Solving Hard Math Questions: Uncovering Division Theory

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There might be a question bugging you for a very long time. If that virus did not infect your brain cells, it will infiltrate now because I have a very basic and yet complex question.

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When we do addition, subtraction, or multiplication, we start on the right and work our way to the left. That example, you would start by adding the right-most integers with the lowest place values and then work your way left until the problem is solved. But have you ever observed that we do the reverse with division?

Indeed, when dividing a number, you begin with the digit with the highest place value and work your way down. But why?

Logic dictates that multiplication and division are similar, so they should share similar patterns, attributes, and processes. Or if we apply another skewed logic, we should say that subtraction and division are destructive and decreasing in nature and so they should share a similar pattern. But why does only division stand out as an anomaly from the rest of the crowd and why not any other operation? Let's find out.

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For a question about the fundamentals of mathematics, we need to look at the fundamentals of the number system. The number system that we follow depends on place values. A simplified explanation of place values can be given with candy. Let us assume that the ones place which can be assumed as loose candy. And tens place can be assumed as a group of ten candies. And the hundreds place can be assumed as the pack of hundred candies and so on. So now, let's start the operations.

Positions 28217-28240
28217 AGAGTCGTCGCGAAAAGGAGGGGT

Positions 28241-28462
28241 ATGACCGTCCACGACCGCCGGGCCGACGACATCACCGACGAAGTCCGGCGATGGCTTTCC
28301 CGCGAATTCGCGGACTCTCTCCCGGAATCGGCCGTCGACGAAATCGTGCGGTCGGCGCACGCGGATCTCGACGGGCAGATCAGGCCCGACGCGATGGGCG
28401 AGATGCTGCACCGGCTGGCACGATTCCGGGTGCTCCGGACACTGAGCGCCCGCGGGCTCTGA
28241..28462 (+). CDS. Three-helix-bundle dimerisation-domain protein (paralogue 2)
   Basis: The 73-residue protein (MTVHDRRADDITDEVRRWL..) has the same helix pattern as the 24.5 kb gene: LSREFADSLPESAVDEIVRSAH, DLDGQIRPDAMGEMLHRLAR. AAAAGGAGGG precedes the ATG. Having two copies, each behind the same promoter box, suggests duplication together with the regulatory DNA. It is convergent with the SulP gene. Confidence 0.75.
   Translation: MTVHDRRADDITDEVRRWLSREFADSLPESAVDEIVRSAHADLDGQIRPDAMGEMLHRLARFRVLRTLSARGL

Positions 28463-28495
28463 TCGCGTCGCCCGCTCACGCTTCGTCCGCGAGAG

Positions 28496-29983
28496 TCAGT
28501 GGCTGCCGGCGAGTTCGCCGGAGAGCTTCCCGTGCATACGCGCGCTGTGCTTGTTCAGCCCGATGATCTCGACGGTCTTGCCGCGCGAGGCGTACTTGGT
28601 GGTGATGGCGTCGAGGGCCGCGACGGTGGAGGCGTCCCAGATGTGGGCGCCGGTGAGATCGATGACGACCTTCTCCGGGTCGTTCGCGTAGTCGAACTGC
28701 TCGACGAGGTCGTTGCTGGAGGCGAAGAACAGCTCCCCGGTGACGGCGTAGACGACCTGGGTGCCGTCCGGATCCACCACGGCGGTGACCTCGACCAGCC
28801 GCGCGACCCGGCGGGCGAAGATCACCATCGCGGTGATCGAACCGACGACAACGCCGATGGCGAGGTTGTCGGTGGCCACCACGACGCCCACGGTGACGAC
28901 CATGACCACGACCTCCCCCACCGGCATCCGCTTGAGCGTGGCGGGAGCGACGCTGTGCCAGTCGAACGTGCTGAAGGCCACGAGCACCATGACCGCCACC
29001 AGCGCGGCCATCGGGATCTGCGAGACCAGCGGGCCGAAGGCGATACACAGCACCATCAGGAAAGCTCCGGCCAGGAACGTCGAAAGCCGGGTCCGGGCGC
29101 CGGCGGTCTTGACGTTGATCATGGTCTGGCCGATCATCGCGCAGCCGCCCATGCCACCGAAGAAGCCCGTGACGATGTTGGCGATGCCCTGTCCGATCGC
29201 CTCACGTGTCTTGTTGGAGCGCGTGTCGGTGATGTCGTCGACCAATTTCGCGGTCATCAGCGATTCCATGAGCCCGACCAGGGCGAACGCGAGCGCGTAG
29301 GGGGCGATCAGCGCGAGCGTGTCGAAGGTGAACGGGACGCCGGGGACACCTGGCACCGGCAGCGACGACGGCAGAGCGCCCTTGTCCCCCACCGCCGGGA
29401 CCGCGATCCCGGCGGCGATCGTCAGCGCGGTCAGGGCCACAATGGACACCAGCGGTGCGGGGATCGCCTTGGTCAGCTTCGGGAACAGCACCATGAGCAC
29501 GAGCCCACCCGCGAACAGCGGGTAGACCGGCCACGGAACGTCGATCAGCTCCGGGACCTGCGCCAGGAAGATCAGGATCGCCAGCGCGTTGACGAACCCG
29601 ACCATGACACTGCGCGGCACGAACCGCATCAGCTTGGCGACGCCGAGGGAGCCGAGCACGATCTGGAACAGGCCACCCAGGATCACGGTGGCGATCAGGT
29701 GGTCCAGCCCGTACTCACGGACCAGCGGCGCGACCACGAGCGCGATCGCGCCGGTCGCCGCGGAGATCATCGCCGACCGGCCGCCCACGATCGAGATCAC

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Let's imagine we're adding two numbers: 27 and 48. Let's go the wrong way around. Let's start with the tenth spot. We have two groups of 10 chocolates in the first number and four in the second number, for a total of six groups. Now, we'll add to the lower place value. The first number contains seven loose candies, while the second has eight. When we add them together, we get 15 candies. But we know we can select out ten candies and form a new group. So we have to redo the ten-place addition.

Don’t you think it would have been convenient to start with one place and work your way up as the groups keep on piling? Hence, we add from the lowest place value to the highest place value. The same goes for subtraction and the same goes for multiplication.

Let's use the same technique to division and do it the opposite way around to check if the operation still works. Let's pretend we're dividing 54 by 3. We understand that dividing means distributing among individuals. Let us begin with the one's place. We have four candies and need to split them among three persons. We give one candy to each child, leaving one as the leftover. Now we'll move on to the tens. We split the five groups of 10 sweets so that each youngster receives one group of ten candy.

Now, we have 2 groups of ten candy left. We have to break this group into loose candies and add the one remaining candy to make 21 loose candies. Now, we can divide it into 7 candies for each child. It feels better to go according to the convention and first divide the larger pool and break down the remaining into the smaller pool. Hence, the division has to go in the opposite direction.

In conclusion, if we go the wrong way around in these operations of addition, subtraction, multiplication, and division, we end up doing the process multiple times. This makes the process lengthy. Hence we follow the standard direction and convention to make our life easier.

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